Translation:We are carrying the table into the garden.
If it was 'dem,' it would imply that they were carrying it around in the garden. 'Den' means that they were bringing it into the garden from some other location. German uses 'in' to mean both 'in' and 'into,' so the only way to clarify the meaning is the case used for the direct object.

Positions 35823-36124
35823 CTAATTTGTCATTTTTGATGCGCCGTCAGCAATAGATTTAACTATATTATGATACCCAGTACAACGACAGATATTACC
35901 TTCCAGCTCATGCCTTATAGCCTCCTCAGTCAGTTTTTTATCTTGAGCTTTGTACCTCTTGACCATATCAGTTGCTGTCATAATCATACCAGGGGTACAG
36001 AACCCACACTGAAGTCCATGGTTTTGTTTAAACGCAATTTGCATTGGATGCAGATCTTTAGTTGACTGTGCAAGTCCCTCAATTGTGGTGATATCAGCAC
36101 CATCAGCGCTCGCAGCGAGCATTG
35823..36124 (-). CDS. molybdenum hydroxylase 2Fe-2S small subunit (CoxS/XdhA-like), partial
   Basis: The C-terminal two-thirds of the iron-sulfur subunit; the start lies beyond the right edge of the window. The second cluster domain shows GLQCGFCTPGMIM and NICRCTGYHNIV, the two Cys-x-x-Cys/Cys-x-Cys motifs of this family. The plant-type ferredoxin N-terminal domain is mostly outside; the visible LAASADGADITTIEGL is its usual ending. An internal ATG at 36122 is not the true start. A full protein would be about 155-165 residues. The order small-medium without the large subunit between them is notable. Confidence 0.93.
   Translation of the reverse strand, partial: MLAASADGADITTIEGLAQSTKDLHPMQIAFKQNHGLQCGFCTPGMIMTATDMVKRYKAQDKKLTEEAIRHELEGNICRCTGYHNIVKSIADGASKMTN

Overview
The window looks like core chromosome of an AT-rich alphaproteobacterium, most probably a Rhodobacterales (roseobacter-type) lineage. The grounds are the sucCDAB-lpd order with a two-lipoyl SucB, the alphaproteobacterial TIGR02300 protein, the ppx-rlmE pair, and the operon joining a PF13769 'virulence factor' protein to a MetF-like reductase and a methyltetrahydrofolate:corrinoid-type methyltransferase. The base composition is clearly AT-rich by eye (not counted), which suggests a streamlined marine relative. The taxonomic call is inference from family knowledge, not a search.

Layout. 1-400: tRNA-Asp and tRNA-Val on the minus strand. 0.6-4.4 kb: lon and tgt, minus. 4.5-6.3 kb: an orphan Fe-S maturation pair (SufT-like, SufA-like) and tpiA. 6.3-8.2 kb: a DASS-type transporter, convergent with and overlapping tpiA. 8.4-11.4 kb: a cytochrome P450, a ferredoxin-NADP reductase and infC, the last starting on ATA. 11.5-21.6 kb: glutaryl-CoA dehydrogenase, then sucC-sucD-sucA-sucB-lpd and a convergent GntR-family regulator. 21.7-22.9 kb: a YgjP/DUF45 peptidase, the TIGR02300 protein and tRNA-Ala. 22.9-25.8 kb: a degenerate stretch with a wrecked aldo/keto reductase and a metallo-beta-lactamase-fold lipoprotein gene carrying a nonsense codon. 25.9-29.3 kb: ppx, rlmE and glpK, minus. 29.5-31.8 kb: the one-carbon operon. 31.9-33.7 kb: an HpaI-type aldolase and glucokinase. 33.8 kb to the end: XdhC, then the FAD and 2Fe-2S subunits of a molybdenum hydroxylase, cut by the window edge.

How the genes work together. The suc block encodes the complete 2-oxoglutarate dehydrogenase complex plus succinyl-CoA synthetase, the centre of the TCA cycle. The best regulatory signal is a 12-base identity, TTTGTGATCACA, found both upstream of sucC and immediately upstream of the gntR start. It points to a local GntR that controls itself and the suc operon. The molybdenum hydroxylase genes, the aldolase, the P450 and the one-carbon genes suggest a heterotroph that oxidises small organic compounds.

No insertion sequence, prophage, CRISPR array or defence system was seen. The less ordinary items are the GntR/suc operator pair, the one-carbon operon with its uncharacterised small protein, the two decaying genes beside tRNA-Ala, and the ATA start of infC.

Generally you use accusative for the direct object and dative for the indirect object.
I agree with slendro. My "webster's New World German/English" dictionary has 'to carry" and "to take" as the first 2 definitions of tragen. Furthermore, if you look at an English thesaurus, "carry" and "take" are synonyms. Though I agree to carry is a more specific method of taking, but in daily usage, (at least for American English), to carry the table and to take the table to the garden would mean the same thing.